What is traded?
Practically any type of energy or energy resource for which sufficient supply and demand exist can be traded. “These are mainly electricity, CO2 allowances, gas, coal and oil,” says energy expert Andreas Koslowsky. These so-called “commodities” are physically traded. Koslowsky: “this means that, for example, an actually existing amount of electricity or gas is bought, delivered at the agreed date and time and then billed. We distinguish between the spot market, where buying takes place on one day and selling on the following day, in the following week or in the following month, and the forward market with long-term products or “forwards”. These assign the physical delivery of, for example, electricity or gas to a future date.
Futures are another product. They indicate daily, after the markets close, what the market price for electricity will be on a specified date in the future, for example in the following year or the year after that. The difference to the buying price is paid out in cash on the delivery date for the futures. Then it will show if the “bet” has paid off. The profit can be put into the bank or used for other transactions.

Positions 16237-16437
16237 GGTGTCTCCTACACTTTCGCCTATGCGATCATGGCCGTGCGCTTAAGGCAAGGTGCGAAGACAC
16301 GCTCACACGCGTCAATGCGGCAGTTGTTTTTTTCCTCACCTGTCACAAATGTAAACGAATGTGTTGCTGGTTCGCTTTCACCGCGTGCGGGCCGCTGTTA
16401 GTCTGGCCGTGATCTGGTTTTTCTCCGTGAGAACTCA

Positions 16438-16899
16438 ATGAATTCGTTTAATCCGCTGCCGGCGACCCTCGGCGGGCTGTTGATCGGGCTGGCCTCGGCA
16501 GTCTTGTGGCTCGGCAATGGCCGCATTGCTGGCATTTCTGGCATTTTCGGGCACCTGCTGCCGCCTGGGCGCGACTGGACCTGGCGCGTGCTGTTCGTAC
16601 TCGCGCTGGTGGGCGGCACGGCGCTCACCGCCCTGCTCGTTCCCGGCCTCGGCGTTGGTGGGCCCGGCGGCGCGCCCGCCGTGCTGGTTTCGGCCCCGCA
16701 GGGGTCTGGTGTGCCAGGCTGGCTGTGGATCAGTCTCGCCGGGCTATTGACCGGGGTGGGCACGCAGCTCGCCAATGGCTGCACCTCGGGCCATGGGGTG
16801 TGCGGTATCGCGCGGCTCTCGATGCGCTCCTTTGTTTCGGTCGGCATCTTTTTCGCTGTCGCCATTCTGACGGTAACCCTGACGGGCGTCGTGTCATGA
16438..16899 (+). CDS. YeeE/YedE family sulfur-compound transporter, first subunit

The traders are always on the lookout for opportunities to make financial gain for RWE from differences in the price for commodities, between delivery regions and on different delivery dates. Are commodities overvalued or undervalued? This is where the trader’s instincts come into play. Number crunching alone does not guarantee success.